- The Washington Times - Wednesday, July 17, 2013

Tens of thousands of Prince George’s County residents were preparing Tuesday to spend the hottest week so far this year without running water, thanks to a failing underground pipeline that urgently needs to be replaced.

Officials with the Washington Suburban Sanitary Commission said the water flow to the failing pipe was set to be turned off at 9 p.m. Tuesday and might not return for five days while workers remove and replace the 54-inch concrete tube that runs underground at Suitland Parkway and Forestville Road. WSSC officials said their monitoring system has noted a growing number of wire breaks in the concrete pipe, which is a signal that this type of pipe is failing.

Spokesman I.J. Hudson said residents in the affected area should have 12 to 15 hours worth of water once the pipe is shut off, but that the time would depend on residents’ conservation efforts.

“The clock really starts running when the pipe goes out of service,” Mr. Hudson said.

County Executive Rushern L. Baker III said the county was prepared to open two sites to provide residents with bathrooms and showers and multiple cooling centers as needed. He also stressed the importance of stocking as much water as possible, whether bottled water or even filling bathtubs with tap water.

“Come [Wednesday] morning when everyone gets up to take showers, it’s gonna run out quick,” Mr. Baker said. “The main thing is we’ve got to get through these days and then figure out where we are.”

As of Tuesday, county residents and businesses were preparing for the fallout of not having water for toilets, showers and, in some cases, air conditioners, during a week that weather forecasters said would hover near 100 degrees.

“This is a perfect time for the water to go out, during a heat wave,” Mr. Baker said sarcastically during a news conference Tuesday at the Prince George’s County Office of Emergency Management. “This is unique, but we’re going to get through this.”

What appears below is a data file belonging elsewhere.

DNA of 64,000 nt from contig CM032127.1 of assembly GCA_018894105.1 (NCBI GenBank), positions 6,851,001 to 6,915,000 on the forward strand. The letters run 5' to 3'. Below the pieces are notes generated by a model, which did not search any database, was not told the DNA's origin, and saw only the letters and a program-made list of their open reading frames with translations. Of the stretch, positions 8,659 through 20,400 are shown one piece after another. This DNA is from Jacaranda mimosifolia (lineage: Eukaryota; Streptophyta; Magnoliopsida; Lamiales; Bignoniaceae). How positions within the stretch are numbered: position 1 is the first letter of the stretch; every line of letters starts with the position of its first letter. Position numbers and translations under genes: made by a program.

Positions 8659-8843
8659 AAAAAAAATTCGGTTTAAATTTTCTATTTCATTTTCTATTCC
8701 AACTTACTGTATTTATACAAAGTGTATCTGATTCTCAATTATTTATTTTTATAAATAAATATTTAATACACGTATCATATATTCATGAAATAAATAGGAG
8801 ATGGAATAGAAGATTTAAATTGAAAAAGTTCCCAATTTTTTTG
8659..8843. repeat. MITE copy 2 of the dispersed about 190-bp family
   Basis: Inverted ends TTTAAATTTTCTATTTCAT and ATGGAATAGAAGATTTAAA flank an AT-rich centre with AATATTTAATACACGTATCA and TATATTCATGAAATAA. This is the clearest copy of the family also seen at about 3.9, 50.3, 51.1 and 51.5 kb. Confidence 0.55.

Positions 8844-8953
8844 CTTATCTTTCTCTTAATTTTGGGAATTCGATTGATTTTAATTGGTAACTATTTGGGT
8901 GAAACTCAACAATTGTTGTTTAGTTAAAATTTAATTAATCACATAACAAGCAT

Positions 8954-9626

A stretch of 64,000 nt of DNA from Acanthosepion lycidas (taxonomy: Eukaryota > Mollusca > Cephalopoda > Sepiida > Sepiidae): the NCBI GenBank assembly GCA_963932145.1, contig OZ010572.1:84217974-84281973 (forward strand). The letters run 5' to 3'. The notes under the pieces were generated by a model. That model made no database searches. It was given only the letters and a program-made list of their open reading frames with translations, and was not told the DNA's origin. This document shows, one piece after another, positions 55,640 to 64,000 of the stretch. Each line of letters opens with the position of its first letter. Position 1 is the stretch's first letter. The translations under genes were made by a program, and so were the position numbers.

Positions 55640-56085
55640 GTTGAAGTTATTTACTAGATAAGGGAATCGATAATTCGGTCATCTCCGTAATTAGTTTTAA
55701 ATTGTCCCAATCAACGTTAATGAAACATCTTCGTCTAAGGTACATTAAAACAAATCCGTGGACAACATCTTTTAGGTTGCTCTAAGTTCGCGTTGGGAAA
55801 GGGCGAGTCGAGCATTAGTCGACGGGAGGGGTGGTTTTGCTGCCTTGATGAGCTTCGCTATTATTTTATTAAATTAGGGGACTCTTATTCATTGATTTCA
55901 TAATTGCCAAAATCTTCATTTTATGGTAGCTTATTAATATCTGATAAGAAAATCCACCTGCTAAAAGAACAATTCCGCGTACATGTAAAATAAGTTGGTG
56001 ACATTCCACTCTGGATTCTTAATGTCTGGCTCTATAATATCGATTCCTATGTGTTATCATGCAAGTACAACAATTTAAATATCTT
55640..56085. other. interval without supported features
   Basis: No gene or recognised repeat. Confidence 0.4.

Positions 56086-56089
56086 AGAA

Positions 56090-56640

The communities affected by the disruption include Andrews Air Force Base, Morningside, Hillcrest Heights, Camp Springs, Forest Heights, Temple Hills, Oxon Hill, and National Harbor. They are home to between 150,000 and 200,000 people, officials said.

Shelves were bare in many grocery and convenience stores, and many customers could be seen walking to their cars toting large bags of ice.

As he packed his navy blue Cadillac DeVille with ice bags and cases of water, 75-year-old Clinton resident John Sullivan said he had already started filling up his bathtubs with water and was prepared to check on several elderly neighbors who could suffer in the heat.

“I filled the tub, but after a few days the water is not good for drinking,” Mr. Sullivan said. “But there’s plenty of rivers and streams, not for drinking, but for washing and for cooling off.”

At Roozen Nursery and Garden Centers in Fort Washington, Eric Roozen was preparing to take a financial hit.

The 65-year-old garden center owner said he already had watered his five acres of plants and flowers twice by midday Tuesday.

“There’s no rain in the forecast,” he said. “We may lose a bunch of plants.”

According to the National Weather Service, the area could see some scattered precipitation in the coming days, with a 40 percent chance of rain on Saturday being the most likely in the seven-day forecast. Mr. Roozen said employees had filled spare koi ponds with water and that he’d taken some water to his own house a few blocks down the street.

The WSSC disruption is reminiscent of last summer’s derecho, which knocked out power to hundreds of thousands of D.C.-area residents, some for more than a week, during a heat wave. This time, residents will have electricity, though officials said some businesses and homes that use water to cool air conditioning units will have to find another way to keep their systems running.

Two county pools also will be out of service, Parks and Recreation spokeswoman Anita Pesses said. The county health department requires that public pools have incoming water to keep filters running and chemicals balanced. The North Barnaby pool in Oxon Hill and Allentown pool in Fort Washington will be closed.

Ronald Gill, the county’s director of emergency management, said county officials were informed of the failing pipe at about 3 p.m. Monday. By Tuesday afternoon, the construction site for the pipeline was buzzing with trucks kicking up dust and gravel and workers in neon work vests studying the land before the repair.

County officials said no hospitals are in the affected area, and Fire Chief Marc S. Bashoor said his department had filled its tanker trucks, which can carry up to 500 gallons of water, and were prepared for any chance of fire.

⦁ Celina Durgin contributed to this report.

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